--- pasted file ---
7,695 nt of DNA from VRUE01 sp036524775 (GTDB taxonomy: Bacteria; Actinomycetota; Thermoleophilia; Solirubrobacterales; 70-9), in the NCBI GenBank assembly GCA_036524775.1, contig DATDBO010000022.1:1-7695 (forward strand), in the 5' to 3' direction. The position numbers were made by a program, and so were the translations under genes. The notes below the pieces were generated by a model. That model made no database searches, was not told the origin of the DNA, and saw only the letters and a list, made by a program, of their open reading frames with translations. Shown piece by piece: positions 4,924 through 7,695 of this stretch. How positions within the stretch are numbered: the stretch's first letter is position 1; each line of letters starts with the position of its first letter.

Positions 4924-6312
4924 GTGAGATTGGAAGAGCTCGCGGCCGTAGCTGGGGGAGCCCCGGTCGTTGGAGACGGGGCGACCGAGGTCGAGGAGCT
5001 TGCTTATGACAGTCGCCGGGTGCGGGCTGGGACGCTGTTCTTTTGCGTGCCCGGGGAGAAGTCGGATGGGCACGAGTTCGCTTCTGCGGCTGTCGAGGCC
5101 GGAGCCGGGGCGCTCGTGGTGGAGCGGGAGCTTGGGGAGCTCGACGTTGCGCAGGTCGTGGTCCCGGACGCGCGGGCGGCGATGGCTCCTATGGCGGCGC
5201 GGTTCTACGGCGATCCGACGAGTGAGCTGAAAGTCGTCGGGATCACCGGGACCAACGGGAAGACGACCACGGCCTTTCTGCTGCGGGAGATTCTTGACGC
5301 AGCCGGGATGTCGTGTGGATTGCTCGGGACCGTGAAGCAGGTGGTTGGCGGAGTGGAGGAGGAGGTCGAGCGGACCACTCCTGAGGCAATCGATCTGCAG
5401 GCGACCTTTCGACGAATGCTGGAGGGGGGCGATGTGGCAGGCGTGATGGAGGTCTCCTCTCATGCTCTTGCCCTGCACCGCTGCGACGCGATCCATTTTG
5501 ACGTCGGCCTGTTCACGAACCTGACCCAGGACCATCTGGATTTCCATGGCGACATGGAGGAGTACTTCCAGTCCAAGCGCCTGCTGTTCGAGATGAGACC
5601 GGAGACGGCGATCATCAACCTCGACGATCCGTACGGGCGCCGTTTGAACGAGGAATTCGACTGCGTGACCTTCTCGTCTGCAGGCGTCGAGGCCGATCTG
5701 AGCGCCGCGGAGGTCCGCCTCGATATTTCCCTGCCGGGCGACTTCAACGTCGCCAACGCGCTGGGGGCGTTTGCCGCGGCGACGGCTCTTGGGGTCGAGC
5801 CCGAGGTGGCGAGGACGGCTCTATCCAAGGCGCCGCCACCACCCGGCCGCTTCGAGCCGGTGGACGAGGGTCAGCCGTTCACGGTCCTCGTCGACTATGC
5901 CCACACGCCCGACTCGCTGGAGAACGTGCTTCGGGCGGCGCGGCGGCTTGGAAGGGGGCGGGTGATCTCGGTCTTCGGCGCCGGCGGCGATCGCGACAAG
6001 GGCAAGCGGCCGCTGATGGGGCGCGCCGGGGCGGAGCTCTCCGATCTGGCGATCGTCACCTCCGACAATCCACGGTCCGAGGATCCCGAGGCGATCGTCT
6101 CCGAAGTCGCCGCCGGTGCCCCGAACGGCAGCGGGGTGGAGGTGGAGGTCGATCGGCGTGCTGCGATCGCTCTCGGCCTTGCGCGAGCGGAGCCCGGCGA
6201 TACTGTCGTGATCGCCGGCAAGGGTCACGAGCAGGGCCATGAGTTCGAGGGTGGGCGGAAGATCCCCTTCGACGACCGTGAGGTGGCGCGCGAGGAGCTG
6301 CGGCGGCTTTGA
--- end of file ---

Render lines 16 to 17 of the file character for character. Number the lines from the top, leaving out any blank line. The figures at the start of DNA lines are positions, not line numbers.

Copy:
6201 TACTGTCGTGATCGCCGGCAAGGGTCACGAGCAGGGCCATGAGTTCGAGGGTGGGCGGAAGATCCCCTTCGACGACCGTGAGGTGGCGCGCGAGGAGCTG
6301 CGGCGGCTTTGA